11 Replies Latest reply: Aug 31, 2010 4:06 PM by H.J.H.M. Houet RSS

How to access ABAP system stack memory for tables/variables

Andreas Mau
Currently Being Moderated



I have a problem with a user exit where I need to access a table specifically CHECK_CATSDB that is three levels below the user exit 3 in CATS. This table cannot be modified unless I can access the stack memory directly. I would prefer this than having to modify the code to do the same.


I have looked into the system call ABAP_CALLSTACK but this only returnes the stack call sequence I need something more direct like SAPCORE but I don't know how to access the table at the specific level of the stack. Anyone checked that out yet by figuring what fm SYSTEM_CALLSTACK is doing?

Sample problem:

REPORT ztest. 

DATA: gt_test TYPE TABLE OF char255,
           gs_test TYPE char255.. 


  gs_test=’Root Root Root Root’.

  APPEND gs_test TO gt_test.


PERFORM my_form1. 

FORM my_form1.
DATA: lt_test TYPE TABLE OF char255,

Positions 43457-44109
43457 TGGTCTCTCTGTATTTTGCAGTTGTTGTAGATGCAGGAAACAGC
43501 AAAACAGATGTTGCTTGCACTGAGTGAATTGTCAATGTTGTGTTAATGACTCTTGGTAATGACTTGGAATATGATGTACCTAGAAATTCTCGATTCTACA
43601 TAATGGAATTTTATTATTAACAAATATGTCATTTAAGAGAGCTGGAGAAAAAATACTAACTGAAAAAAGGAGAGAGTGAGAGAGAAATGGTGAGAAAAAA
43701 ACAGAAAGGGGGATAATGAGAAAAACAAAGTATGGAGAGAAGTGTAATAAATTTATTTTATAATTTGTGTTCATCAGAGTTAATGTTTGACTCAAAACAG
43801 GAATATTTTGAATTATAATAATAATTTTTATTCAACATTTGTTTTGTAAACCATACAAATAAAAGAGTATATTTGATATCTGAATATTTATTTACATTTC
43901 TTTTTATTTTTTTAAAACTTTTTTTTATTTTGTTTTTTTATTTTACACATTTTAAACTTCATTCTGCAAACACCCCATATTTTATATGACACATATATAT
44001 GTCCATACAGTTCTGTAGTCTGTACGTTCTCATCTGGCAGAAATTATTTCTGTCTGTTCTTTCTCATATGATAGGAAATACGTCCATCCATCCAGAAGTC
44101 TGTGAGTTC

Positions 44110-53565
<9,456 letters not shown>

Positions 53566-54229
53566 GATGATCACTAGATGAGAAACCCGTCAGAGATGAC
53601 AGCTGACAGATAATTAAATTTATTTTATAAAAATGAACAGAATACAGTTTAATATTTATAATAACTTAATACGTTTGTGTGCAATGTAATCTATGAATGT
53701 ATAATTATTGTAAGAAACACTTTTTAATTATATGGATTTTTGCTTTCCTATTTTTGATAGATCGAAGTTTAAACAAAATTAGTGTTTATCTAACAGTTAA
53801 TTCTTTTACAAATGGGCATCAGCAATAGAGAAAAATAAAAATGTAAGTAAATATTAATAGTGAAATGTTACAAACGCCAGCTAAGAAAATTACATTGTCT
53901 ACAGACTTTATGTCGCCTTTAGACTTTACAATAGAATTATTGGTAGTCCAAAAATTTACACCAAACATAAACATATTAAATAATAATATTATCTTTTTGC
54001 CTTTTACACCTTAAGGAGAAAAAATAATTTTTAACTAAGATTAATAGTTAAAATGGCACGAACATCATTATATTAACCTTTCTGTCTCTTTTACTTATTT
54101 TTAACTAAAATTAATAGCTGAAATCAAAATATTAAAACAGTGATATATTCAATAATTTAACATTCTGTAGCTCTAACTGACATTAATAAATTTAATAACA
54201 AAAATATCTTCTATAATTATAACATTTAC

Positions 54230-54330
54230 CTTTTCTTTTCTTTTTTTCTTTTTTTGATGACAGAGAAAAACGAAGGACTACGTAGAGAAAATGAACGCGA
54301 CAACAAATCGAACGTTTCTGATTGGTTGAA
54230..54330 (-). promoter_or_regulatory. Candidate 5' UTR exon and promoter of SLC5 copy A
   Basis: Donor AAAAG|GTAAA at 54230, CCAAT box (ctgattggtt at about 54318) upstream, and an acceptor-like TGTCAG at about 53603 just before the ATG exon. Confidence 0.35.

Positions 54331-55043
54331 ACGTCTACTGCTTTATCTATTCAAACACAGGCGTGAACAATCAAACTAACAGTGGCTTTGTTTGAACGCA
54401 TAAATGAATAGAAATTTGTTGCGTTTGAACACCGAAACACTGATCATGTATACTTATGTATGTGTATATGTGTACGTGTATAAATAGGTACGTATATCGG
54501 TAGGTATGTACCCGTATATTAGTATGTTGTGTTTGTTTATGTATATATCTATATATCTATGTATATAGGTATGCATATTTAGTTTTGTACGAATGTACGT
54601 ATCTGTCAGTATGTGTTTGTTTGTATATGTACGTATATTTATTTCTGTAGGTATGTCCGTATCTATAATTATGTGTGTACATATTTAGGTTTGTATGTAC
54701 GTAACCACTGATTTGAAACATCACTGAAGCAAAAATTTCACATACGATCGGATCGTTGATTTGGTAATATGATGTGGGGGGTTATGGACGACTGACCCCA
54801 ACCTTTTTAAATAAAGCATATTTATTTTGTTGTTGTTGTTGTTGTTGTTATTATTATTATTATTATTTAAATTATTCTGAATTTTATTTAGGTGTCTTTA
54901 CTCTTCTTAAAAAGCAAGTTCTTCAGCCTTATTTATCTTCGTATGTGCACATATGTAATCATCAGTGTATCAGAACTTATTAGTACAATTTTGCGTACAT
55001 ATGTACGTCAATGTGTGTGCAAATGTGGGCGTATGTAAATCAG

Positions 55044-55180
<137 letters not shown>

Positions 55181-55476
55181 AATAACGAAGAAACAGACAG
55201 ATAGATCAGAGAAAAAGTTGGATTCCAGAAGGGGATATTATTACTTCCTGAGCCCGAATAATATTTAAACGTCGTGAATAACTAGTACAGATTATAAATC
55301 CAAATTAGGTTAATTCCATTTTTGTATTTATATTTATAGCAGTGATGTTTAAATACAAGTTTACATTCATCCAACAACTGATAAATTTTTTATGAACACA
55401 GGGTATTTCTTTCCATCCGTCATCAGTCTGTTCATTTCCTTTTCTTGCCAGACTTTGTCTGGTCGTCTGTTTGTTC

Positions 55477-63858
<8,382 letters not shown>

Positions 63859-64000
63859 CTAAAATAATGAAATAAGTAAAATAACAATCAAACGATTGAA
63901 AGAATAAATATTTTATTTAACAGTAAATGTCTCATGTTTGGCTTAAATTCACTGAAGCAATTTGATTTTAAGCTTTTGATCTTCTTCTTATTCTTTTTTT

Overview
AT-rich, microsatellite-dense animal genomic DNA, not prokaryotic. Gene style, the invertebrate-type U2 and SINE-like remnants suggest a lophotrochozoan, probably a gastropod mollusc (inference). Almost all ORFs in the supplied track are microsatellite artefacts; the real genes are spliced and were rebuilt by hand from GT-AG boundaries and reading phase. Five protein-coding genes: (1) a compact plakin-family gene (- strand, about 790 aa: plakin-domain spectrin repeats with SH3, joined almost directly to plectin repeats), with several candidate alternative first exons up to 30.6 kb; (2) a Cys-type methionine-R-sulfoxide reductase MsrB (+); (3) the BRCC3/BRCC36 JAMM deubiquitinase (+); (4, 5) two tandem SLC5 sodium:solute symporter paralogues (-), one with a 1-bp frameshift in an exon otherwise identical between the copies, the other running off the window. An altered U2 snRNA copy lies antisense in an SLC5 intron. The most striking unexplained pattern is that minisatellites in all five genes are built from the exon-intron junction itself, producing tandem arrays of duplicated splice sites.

ls_test TYPE char255..


  ls_test=’my_form1 my_form1 my_form1’.

  APPEND ls_test TO lt_test.


PERFORM my_form2.


FORM my_form.
* accessing the root memory for globals is easy even if it is in other calling programs

  ASSIGN (‘(ZTEST)GT_TEST’) TO <lt_test>
* problem reading local data from my_form1

  ASSIGN (‘(ZTEST)??????’) TO <lt_test1>

  IMPORT <lt_test1> FROM MEMORY ID ???.


Any hints are very welcome.





Edited by: Andreas Mau on May 17, 2008 12:41 AM


Edited by: Andreas Mau on May 17, 2008 12:45 AM


  • Re: How to access ABAP system stack memory for tables/variables
    Martin Voros
    Currently Being Moderated



    honestly I do not think that it is good idea to play with stack. I think it is even not possible in ABAP. ABAP is higher level language and I really appreciate it (this is not C and even in C it is not good idea). I know that my comment will not help you to solve problem

  • Re: How to access ABAP system stack memory for tables/variables
    Mohinder Chauhan
    Currently Being Moderated